Note:  Do not rely on this information. It is very old.


Livingstone, David (1813-73), famous missionary and African traveller, was born at Blantyre, Lanarkshire, and worked there in a mill till, having learnt Latin and attended Greek and medical classes, he became a licentiate of the Faculty of Physicians and Surgeons of Glasgow. In 1840, under the auspices of the London Missionary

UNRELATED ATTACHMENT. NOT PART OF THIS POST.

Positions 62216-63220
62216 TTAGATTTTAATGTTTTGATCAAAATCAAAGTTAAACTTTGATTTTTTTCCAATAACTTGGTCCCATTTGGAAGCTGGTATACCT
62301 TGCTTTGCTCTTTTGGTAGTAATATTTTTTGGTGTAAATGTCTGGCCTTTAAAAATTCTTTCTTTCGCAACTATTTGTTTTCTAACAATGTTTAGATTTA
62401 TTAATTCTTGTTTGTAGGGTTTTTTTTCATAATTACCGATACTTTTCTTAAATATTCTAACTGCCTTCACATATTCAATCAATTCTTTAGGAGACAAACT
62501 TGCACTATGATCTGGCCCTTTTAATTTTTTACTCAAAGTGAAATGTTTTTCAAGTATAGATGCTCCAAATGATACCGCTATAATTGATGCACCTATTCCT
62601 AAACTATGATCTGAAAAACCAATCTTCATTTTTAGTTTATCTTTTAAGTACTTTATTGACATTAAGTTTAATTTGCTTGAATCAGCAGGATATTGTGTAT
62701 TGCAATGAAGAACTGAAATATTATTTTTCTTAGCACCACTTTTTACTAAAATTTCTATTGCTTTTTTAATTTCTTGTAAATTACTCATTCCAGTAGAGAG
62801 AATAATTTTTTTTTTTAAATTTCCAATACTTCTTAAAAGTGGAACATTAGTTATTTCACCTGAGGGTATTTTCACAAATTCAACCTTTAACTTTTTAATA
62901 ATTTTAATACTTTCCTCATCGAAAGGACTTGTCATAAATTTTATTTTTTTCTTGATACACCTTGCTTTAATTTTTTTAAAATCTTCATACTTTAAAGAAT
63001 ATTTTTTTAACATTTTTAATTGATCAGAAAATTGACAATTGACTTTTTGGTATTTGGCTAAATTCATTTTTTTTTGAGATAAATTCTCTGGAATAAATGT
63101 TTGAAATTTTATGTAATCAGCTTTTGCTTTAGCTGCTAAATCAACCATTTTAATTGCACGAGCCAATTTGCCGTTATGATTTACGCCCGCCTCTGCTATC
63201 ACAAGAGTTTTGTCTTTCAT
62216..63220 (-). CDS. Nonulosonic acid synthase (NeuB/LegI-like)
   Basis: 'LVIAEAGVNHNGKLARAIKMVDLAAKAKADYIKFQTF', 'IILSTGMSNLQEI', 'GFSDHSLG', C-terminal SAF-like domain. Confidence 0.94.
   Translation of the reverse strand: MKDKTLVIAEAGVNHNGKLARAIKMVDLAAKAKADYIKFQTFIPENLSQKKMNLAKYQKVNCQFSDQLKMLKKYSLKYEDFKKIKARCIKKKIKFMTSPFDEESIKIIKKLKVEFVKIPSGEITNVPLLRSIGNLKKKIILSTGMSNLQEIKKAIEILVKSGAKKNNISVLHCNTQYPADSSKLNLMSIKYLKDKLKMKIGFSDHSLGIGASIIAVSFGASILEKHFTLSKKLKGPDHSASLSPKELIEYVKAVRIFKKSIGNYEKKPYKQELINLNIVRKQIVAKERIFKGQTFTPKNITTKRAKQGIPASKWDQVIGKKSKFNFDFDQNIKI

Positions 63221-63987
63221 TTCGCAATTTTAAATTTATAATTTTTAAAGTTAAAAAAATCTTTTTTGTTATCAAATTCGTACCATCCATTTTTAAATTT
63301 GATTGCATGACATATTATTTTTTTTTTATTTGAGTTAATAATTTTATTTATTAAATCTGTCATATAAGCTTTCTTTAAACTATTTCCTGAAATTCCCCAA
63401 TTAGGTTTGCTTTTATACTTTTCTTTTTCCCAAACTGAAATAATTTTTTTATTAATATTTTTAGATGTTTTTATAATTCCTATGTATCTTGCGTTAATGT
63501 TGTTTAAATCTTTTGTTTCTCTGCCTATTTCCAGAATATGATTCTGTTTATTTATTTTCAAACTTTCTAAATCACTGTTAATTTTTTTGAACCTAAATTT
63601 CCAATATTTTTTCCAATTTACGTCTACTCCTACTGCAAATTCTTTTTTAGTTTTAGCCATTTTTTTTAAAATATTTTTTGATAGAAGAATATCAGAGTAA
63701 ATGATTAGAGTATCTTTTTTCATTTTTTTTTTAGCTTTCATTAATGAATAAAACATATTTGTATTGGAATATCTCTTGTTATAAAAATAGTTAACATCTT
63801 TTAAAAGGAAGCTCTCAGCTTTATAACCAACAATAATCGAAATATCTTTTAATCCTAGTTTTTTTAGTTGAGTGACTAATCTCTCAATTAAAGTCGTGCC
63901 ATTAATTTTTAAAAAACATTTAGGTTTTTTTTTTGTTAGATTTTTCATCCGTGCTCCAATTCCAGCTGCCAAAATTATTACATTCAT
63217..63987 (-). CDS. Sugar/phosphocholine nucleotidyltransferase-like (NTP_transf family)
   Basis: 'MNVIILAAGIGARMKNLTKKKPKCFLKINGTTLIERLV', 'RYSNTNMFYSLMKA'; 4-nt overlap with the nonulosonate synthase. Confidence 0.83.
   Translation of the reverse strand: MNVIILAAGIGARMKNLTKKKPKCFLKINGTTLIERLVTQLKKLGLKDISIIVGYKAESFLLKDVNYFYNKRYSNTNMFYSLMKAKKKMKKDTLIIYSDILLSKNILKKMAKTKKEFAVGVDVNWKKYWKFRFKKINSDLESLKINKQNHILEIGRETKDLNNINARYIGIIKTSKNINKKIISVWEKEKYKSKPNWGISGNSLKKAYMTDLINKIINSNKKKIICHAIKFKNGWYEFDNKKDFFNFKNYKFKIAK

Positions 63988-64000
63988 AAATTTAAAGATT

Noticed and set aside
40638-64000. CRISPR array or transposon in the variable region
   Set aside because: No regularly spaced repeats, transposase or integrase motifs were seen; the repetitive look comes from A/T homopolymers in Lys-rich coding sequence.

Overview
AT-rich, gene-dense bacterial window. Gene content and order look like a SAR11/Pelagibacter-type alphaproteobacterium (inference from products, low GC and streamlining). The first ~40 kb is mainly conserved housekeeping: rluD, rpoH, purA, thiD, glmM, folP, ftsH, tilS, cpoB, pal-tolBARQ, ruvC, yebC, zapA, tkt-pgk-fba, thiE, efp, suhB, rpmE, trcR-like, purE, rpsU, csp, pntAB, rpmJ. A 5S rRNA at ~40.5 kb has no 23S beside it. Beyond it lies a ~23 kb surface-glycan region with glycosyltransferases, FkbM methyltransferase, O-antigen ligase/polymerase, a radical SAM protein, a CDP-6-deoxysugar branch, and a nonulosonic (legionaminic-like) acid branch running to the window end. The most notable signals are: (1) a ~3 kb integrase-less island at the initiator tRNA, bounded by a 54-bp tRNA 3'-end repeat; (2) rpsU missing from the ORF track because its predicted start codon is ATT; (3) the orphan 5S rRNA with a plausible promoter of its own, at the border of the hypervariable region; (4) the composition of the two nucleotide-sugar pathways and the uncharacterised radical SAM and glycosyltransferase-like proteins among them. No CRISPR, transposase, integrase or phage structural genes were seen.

Society, he went to South Africa, and there joined Robert Moffat, his future father-in-law. His first post was in the Bechuana territory. He then travelled and discovered the valley of Zouga and Lake Ngami, visiting Linyanti and the river Zambesi. Then followed various minor explorations till 1865, when he started to try and find the source of the Nile, discovering Lakes Bangweolo and Moero and the Upper Congo. For three years no news came, and then it was told that H. M. Stanley had met and helped him at Ujiji on Lake Tanganyika. He died at Bangweolo on May 1, and was carried to the coast, preserved in salt, by bis followers. He is buried in Westminster Abbey.